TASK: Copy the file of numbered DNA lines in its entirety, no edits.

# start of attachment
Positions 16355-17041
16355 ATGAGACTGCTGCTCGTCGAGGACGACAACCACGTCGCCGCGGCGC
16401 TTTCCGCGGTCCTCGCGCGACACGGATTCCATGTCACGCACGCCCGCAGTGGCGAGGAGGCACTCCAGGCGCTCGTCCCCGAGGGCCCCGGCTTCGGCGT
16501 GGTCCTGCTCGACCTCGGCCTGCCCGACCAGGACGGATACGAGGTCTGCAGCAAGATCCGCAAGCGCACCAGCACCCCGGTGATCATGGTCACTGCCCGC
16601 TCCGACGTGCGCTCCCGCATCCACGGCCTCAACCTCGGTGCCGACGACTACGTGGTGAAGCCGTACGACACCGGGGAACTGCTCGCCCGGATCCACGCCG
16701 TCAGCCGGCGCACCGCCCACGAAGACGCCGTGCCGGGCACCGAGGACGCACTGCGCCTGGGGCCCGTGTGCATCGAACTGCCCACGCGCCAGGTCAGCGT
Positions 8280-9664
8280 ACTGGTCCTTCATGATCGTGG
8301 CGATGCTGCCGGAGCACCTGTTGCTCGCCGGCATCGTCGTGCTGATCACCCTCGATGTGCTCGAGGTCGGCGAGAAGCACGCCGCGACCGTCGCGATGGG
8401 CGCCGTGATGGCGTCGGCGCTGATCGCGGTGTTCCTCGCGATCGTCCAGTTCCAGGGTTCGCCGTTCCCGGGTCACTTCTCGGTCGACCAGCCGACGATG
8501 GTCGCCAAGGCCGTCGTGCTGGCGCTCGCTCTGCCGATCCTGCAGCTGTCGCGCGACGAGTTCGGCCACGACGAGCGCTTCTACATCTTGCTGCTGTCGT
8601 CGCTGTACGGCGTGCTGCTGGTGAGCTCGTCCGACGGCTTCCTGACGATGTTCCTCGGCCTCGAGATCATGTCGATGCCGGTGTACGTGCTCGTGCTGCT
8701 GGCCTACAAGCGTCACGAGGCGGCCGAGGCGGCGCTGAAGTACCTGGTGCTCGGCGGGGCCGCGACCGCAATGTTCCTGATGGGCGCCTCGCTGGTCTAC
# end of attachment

Positions 16355-17041
16355 ATGAGACTGCTGCTCGTCGAGGACGACAACCACGTCGCCGCGGCGC
16401 TTTCCGCGGTCCTCGCGCGACACGGATTCCATGTCACGCACGCCCGCAGTGGCGAGGAGGCACTCCAGGCGCTCGTCCCCGAGGGCCCCGGCTTCGGCGT
16501 GGTCCTGCTCGACCTCGGCCTGCCCGACCAGGACGGATACGAGGTCTGCAGCAAGATCCGCAAGCGCACCAGCACCCCGGTGATCATGGTCACTGCCCGC
16601 TCCGACGTGCGCTCCCGCATCCACGGCCTCAACCTCGGTGCCGACGACTACGTGGTGAAGCCGTACGACACCGGGGAACTGCTCGCCCGGATCCACGCCG
16701 TCAGCCGGCGCACCGCCCACGAAGACGCCGTGCCGGGCACCGAGGACGCACTGCGCCTGGGGCCCGTGTGCATCGAACTGCCCACGCGCCAGGTCAGCGT
Positions 8280-9664
8280 ACTGGTCCTTCATGATCGTGG
8301 CGATGCTGCCGGAGCACCTGTTGCTCGCCGGCATCGTCGTGCTGATCACCCTCGATGTGCTCGAGGTCGGCGAGAAGCACGCCGCGACCGTCGCGATGGG
8401 CGCCGTGATGGCGTCGGCGCTGATCGCGGTGTTCCTCGCGATCGTCCAGTTCCAGGGTTCGCCGTTCCCGGGTCACTTCTCGGTCGACCAGCCGACGATG
8501 GTCGCCAAGGCCGTCGTGCTGGCGCTCGCTCTGCCGATCCTGCAGCTGTCGCGCGACGAGTTCGGCCACGACGAGCGCTTCTACATCTTGCTGCTGTCGT
8601 CGCTGTACGGCGTGCTGCTGGTGAGCTCGTCCGACGGCTTCCTGACGATGTTCCTCGGCCTCGAGATCATGTCGATGCCGGTGTACGTGCTCGTGCTGCT
8701 GGCCTACAAGCGTCACGAGGCGGCCGAGGCGGCGCTGAAGTACCTGGTGCTCGGCGGGGCCGCGACCGCAATGTTCCTGATGGGCGCCTCGCTGGTCTAC